Muller's first and Bayern's fourth came after the youngster collected a poor clearance and volleyed a strong finish into the net. His second, three minutes from full time, was one of the best goals of his career: A 25-yard blast into the top corner.
Muller took enormous confidence from that match and quickly became a permanent starter in Van Gaal's team. Half a year later, he was a full Germany international and just under 10 months later, he was crowned Golden Boot winner with the most goals at a World Cup for an under-20 player since Pele.
Nuri Sahin Disrupts Order in the Bundesliga with Stunning Free Kick
Before the 2010-11 season began, Nuri Sahin told Kicker (in German) he reckoned he was close to the level of Bastian Schweinsteiger. Many balked, but would later be stunned as Sahin played the Bayern man off the park in their two meetings that season. The first came in October, when Bayern were languishing in mid-table while red-hot BVB were just behind surprise front-runners Mainz.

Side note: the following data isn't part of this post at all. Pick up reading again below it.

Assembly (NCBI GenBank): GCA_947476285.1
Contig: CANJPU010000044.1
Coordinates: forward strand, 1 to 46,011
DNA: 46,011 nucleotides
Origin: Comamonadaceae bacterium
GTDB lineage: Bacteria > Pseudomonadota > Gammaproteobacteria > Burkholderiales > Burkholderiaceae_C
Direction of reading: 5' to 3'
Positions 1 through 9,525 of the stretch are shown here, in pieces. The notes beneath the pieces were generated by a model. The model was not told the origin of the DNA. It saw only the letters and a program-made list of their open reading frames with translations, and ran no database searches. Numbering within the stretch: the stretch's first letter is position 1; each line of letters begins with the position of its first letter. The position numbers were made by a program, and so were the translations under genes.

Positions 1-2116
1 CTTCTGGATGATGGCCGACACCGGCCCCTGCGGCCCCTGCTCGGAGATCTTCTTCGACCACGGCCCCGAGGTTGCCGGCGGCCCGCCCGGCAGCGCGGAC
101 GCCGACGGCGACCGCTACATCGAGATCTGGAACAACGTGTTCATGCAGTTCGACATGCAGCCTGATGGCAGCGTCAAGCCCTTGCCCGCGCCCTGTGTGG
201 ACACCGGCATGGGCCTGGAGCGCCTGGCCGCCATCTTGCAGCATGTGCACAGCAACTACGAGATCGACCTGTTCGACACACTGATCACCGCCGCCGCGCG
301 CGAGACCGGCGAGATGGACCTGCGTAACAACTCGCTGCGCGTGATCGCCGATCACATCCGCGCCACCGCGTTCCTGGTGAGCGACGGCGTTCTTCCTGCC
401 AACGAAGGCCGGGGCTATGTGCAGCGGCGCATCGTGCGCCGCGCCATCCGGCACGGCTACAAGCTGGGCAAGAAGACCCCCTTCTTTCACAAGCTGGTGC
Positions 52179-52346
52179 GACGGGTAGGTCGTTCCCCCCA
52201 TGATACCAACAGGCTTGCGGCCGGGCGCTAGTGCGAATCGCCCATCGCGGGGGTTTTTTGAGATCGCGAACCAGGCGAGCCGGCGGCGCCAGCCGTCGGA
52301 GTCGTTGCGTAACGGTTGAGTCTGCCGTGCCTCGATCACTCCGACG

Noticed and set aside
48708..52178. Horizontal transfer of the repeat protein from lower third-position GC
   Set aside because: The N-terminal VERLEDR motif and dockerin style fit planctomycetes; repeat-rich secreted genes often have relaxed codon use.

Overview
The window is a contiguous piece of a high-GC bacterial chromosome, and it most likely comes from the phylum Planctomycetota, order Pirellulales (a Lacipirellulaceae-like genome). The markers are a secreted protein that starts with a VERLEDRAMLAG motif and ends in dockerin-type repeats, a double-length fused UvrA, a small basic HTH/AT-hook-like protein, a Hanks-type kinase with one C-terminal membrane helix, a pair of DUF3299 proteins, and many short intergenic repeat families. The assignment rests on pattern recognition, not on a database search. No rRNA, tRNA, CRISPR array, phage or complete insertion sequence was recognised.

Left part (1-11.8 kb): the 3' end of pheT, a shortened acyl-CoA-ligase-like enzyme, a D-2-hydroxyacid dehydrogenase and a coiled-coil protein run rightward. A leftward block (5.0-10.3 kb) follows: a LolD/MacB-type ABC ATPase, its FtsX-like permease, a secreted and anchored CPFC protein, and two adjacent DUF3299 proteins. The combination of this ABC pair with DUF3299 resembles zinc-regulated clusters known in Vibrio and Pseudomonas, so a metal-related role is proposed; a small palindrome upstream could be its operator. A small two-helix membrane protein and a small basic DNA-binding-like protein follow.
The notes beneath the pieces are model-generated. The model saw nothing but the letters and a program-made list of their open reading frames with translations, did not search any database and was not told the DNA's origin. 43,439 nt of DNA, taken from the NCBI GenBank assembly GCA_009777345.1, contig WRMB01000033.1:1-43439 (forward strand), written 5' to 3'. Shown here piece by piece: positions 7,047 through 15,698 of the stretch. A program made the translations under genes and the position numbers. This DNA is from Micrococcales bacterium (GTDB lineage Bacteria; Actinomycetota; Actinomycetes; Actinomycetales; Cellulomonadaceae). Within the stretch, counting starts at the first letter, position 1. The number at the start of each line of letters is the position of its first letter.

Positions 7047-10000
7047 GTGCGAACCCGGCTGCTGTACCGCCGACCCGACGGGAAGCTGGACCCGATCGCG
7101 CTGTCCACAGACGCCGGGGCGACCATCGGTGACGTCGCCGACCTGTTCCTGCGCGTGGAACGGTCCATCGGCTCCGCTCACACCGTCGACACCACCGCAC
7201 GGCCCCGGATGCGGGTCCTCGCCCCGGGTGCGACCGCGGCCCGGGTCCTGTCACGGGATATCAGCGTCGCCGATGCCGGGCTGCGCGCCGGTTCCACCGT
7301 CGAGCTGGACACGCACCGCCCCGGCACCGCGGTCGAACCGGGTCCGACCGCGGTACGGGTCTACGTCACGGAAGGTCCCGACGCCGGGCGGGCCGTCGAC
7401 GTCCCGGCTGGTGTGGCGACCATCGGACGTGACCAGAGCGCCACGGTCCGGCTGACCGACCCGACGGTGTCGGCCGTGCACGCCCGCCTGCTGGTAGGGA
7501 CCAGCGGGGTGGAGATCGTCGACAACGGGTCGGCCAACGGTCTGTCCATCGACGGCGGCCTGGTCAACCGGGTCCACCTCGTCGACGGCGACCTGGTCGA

In that game, to the surprise of many, it was Sahin who dictated the tempo and commanded the flow of play. The young but experienced midfielder put on a virtuoso display, capping off a 2-0 victory with a stunning free-kick goal that curled into the top corner.
Dortmund’s dominance of Bayern in their first meeting of the 2010-11 season was perhaps the first time that BVB fans dared to dream of the title. Although the season was still young, their points lead over Bayern—and critically, their dominance of their head-to-head matchup—gave Jurgen Klopp’s men unprecedented confidence that they carried throughout the season en route to their first title of the Klopp era.